If you or a loved one is seriously injured or killed while on the job, there are two critically important questions that need to be answered:
Was the employer a subscriber to Workers Compensation Coverage; and
Was the injury caused by someone other than the employer or a co-worker?
What is a “Non-subscriber?”
Under Texas law, if an employer subscribes to Workers Compensation Coverage, the injury claim is subject to a very strict set of rules, and the potentially recoverable damages are strictly limited by statute.
However, if the employer does not provide Workers Compensation Coverage for its employees, the employer is considered to be a Non-subscriber, and a very different set of rules applies, and a completely different measure of recoverable damages is available.
Why does “Non-subscriber” status make a difference?
Instead of being limited to recovery of medical expenses plus 70% of your average wages during the time you are unable to return to work, the potential damages recovery in a Non-subscriber claim is much higher.
A Non-subscriber claim allows for the recovery of:
- 100% of your lost wages;
- future diminished earning capacity due to the injury;
- full damages for physical and cognitive impairment;
- loss of earning capacity in the future;
- pain and suffering.
What is a “Third Party” claim?
Even if an on the job injury claim is subject to the damages limitations of Workers a Compensation Coverage, your attorney should evaluate the potential for a “Third Party” claim.
A Third Party claim is a claim against a person or entity, other than the employer, for causing your on the job injury.
If you or a loved one is injured or killed in an on the job injury, your attorney should assess whether another company, or a defective product, or another person (other than your co-worker) is responsible for the injury.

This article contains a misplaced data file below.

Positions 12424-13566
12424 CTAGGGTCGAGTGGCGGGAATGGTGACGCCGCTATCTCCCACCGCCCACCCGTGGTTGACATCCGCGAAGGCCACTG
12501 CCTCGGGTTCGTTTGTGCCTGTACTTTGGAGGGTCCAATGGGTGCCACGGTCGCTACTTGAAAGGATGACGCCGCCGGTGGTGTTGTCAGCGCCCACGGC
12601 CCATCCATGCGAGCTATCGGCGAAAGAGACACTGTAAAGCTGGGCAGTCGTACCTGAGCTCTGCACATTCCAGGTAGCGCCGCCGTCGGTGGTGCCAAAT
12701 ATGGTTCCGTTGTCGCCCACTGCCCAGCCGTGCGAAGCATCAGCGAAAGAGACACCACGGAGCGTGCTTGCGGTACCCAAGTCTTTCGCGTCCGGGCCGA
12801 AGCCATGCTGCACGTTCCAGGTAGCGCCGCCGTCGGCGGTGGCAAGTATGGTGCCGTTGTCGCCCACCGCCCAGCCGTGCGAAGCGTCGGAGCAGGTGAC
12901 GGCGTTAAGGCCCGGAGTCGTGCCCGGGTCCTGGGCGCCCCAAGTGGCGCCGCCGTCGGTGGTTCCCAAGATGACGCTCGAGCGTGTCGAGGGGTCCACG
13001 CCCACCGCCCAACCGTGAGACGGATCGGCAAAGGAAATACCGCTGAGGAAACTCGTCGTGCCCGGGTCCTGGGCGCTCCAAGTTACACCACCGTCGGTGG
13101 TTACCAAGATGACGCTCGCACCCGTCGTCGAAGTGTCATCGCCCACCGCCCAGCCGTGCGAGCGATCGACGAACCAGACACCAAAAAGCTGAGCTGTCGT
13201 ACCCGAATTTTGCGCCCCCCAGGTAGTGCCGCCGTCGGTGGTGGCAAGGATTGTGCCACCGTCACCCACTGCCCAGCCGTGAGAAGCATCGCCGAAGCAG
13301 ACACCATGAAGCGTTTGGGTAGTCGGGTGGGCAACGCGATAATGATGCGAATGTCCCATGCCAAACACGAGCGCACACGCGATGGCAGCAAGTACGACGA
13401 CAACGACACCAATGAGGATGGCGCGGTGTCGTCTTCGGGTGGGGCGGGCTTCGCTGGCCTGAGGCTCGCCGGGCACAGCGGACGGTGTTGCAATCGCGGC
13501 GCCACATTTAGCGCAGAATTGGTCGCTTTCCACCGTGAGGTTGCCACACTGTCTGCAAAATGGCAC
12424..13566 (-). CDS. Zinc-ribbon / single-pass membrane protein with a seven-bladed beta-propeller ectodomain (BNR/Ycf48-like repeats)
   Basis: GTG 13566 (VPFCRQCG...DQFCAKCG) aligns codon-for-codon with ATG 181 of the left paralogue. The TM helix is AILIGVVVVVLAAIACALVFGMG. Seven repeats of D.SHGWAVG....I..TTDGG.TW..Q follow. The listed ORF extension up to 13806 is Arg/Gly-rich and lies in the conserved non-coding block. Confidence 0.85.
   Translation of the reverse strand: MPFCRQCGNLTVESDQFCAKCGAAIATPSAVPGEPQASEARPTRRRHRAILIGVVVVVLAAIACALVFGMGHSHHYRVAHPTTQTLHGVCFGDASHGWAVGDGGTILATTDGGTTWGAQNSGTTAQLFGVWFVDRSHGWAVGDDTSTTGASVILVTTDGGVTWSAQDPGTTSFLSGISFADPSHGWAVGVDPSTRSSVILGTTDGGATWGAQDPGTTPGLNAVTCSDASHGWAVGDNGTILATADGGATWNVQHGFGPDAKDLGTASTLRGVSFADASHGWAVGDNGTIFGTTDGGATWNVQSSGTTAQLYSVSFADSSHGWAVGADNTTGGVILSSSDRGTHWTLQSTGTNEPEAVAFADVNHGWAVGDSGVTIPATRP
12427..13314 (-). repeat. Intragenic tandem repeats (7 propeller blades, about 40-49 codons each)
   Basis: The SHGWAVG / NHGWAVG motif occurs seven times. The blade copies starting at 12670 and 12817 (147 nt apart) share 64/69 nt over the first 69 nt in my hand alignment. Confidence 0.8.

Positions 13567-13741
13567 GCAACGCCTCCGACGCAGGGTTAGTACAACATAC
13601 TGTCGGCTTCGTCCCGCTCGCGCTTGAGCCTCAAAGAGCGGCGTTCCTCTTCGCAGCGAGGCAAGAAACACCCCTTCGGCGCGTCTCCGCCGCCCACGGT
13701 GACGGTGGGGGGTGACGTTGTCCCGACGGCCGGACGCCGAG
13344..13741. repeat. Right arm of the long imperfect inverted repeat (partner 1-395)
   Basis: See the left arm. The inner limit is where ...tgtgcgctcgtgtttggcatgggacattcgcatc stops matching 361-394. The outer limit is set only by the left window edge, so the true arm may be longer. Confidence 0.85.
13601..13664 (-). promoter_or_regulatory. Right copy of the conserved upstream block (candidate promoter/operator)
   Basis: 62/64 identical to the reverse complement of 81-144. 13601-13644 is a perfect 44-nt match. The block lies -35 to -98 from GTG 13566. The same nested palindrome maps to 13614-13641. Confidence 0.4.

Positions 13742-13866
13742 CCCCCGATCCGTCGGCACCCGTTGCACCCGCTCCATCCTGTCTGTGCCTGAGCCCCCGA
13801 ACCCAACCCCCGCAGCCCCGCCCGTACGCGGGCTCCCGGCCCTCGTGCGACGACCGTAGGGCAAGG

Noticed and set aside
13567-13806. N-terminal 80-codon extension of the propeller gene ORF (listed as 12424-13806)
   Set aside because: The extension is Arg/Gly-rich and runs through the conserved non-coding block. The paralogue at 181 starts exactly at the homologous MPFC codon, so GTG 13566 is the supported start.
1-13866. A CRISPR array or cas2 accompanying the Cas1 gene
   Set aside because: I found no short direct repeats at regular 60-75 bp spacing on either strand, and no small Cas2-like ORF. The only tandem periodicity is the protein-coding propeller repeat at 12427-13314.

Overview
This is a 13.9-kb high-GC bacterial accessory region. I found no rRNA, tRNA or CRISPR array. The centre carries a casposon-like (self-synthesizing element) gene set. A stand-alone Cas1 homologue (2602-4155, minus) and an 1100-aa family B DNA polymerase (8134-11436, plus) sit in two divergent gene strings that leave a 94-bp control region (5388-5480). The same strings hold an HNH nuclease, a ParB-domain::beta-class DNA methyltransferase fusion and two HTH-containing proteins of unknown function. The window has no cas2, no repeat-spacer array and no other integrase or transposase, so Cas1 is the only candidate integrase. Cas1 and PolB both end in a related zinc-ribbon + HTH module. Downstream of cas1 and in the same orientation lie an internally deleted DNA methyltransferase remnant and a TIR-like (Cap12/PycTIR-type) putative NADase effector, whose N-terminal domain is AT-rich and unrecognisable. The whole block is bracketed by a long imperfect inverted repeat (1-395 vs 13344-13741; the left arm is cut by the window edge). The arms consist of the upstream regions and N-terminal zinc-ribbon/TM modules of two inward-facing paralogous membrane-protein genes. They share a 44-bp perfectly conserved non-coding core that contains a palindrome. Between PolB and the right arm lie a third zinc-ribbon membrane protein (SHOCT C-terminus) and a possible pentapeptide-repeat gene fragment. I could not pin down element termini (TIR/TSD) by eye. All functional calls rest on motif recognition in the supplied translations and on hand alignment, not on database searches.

Are Third Party claim damages limited like damages in Workers Compensation claims?
No. Third Party claims are not subject to the statutory damages limitations of the Workers Compensation Act.
Third Party claims are brought under the common law—typically under theories of general negligence or predicts liability.
Therefore, the full extent of actual damages may be pursued, including:
- past and future medical expenses;
- full past and future pain and suffering;
- Past and future physical and cognitive impairment;
- past lost wages;
- loss of future earning capacity; and
- mental anguish.
Examples of Third Party Claim situations.
The following types of injury situations give rise to a Third Party claim:
Injury caused on a job site by an employee of a different company, such a sub-contractor, the general contractor, the customer, or the premises owner of the job site;
Injury caused by a motor vehicle collision while you are on the job—even though the injuries are covered by Workers Compensation Coverage, you may also bring a Third Party claim, seeking full recovery for all of your injuries, in addition to the statutorily limited damages recoverable under the Workers Compensation Act.
If you or a loved one is seriously injured in the job, a Board Certified Person Injured Trial Attorney can evaluate whether the full value of your damages is recoverable under a Non-subscriber or Third Party claim.
The lawyers at Wham & Rogers can help with your on the job injury claim. Call us at 832-592-1108, or fill out a form on our contact page: https://www.whamandrogers.com/contact/
The information in this blog is not, nor is it intended to be legal advice. You should contact an attorney for advice regarding your individual situation. Contacting us does not create an attorney client relationship. Please do not send any confidential information to us until such time as an attorney client relationship has been established.